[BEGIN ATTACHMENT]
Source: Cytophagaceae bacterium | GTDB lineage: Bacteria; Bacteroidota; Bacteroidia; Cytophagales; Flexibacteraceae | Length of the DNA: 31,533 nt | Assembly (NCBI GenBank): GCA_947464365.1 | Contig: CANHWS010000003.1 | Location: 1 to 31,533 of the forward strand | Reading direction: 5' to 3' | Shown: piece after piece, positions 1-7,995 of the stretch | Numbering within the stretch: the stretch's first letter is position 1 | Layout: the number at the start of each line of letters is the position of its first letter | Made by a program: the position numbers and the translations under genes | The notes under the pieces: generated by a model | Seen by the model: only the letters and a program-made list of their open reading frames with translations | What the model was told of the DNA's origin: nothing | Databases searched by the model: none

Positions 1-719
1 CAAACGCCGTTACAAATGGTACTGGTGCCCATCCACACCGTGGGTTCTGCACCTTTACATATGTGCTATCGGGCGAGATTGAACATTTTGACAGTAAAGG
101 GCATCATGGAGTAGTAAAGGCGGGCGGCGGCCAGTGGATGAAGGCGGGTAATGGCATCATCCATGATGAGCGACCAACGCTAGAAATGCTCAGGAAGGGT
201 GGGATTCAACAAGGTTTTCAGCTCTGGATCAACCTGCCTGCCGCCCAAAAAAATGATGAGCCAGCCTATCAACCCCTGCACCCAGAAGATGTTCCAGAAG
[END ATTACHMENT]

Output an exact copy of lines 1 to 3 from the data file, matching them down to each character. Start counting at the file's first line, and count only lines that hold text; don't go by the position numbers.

Source: Cytophagaceae bacterium | GTDB lineage: Bacteria; Bacteroidota; Bacteroidia; Cytophagales; Flexibacteraceae | Length of the DNA: 31,533 nt | Assembly (NCBI GenBank): GCA_947464365.1 | Contig: CANHWS010000003.1 | Location: 1 to 31,533 of the forward strand | Reading direction: 5' to 3' | Shown: piece after piece, positions 1-7,995 of the stretch | Numbering within the stretch: the stretch's first letter is position 1 | Layout: the number at the start of each line of letters is the position of its first letter | Made by a program: the position numbers and the translations under genes | The notes under the pieces: generated by a model | Seen by the model: only the letters and a program-made list of their open reading frames with translations | What the model was told of the DNA's origin: nothing | Databases searched by the model: none

Positions 1-719
1 CAAACGCCGTTACAAATGGTACTGGTGCCCATCCACACCGTGGGTTCTGCACCTTTACATATGTGCTATCGGGCGAGATTGAACATTTTGACAGTAAAGG